It is also important to note that useRef does not have a notifier attached to it. Nothing happens when the value is changed. It would be better to use the useState hook if we wanted that functionality. If we wanted to execute some code whenever a ref is attached/removed to a DOM node, we could use the callback ref.

Accessing DOM nodes or React elements

Let us start getting into the scenarios where the useRef React hook is useful. Someone familiar with React would already know that we use Refs for accessing DOM nodes or React elements. And as we discussed above, useRef allows us to do the same as well.

For focusing on an element on clicking a button, we can create a component:

const InputTextWithFocusButton= () => {
   const inputEl = useRef()

   const onButtonClick = () => {
      inputEl.current.focus()
   }

   return (
      <>
         <input ref={inputEl} type="text" />
         <button onClick={onButtonClick}>Focus on Input Text</button>
      </>
   )
}

Thus we are able to access child DOM nodes and use the useRef React hook to have access to it.

Note: The same functionality could have been achieved by using the createRef API as well:

const InputTextWithFocusButton= () => {
   const inputEl = createRef()

   const onButtonClick = () => {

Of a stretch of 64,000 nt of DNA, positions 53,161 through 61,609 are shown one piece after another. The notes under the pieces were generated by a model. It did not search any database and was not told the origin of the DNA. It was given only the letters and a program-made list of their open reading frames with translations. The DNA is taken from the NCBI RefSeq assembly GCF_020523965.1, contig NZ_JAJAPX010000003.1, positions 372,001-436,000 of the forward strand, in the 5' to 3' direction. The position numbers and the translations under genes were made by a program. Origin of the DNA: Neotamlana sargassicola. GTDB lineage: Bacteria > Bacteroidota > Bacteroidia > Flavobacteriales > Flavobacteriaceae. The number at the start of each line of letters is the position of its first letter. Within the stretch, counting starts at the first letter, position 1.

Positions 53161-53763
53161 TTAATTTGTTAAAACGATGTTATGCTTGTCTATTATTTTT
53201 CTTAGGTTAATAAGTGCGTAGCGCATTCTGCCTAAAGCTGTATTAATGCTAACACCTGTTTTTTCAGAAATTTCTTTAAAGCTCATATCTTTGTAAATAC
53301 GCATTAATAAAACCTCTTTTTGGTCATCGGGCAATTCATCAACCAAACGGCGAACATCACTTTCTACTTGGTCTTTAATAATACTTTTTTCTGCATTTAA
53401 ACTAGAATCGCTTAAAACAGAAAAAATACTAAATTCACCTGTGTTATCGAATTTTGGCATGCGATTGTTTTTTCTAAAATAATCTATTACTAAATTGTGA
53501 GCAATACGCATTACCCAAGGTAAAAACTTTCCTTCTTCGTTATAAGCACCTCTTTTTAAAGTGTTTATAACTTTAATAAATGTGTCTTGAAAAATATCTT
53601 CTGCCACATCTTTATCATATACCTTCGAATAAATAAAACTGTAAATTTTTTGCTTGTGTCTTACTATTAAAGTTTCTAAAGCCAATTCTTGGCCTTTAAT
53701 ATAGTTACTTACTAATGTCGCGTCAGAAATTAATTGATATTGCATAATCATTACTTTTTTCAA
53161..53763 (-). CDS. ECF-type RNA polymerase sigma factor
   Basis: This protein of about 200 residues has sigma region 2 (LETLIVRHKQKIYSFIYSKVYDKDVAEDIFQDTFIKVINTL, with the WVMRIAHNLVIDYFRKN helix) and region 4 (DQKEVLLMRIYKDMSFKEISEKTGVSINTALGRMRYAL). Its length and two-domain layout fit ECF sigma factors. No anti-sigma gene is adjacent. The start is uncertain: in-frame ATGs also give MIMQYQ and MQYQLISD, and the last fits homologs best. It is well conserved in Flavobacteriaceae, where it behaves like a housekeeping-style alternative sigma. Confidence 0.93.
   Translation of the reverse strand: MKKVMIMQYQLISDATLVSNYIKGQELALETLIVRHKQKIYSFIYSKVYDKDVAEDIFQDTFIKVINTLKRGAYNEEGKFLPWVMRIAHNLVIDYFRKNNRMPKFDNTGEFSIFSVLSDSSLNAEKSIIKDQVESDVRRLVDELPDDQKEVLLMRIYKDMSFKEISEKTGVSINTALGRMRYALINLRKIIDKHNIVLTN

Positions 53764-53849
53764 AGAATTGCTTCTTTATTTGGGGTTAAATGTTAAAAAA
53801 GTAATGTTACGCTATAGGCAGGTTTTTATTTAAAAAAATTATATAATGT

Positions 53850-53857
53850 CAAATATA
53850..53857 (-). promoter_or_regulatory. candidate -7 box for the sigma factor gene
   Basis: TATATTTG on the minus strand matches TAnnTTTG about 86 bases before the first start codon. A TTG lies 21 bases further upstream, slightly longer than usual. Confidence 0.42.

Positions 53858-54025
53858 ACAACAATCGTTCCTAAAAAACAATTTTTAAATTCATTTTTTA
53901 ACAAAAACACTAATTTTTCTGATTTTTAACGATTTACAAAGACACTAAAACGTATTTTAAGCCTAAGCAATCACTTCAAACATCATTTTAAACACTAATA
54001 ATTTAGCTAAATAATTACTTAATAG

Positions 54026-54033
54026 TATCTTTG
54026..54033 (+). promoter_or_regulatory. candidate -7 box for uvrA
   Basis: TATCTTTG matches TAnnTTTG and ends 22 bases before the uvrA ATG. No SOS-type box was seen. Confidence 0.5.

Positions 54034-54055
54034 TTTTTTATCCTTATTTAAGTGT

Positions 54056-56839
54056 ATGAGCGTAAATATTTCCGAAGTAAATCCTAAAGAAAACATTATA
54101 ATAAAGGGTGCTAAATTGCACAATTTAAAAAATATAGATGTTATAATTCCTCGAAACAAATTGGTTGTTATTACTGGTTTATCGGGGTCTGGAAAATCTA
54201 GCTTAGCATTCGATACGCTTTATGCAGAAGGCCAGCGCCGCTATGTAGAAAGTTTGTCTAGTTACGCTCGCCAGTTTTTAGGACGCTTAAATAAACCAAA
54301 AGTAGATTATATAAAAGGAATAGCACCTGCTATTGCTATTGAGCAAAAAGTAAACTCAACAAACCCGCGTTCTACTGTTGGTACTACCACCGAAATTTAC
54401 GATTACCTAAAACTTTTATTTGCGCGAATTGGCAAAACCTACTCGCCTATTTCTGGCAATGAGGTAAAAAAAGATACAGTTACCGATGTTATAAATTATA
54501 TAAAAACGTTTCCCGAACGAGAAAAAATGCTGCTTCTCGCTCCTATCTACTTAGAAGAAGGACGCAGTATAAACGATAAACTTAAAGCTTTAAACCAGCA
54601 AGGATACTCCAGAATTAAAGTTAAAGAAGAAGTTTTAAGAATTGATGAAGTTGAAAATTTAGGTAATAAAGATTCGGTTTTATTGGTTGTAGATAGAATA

inputEl.current.focus()
   }

   return (
      <>
         <input ref={inputEl} type="text" />
         <button onClick={onButtonClick}>Focus on Input Text</button>
      </>
   )
}

Then why do we need the useRef React hook?

The key lies in persistence. useRef’s return object persists throughout the lifetime of the component, whereas createRef does not. If the component were to re-render, the object created by useRef would be persisted. The one created using createRef would point to a new object.

If you want to look at another example of this in a practical example, you can check our previous post on detecting a click outside a React component using the useRef hook.

Another thing to remember is to avoid using useRef everywhere we need to interact with DOM nodes. Just because we can does not mean that we should be doing it. Using useRef is discouraged unless it is needed. The best practices around state exist for a reason.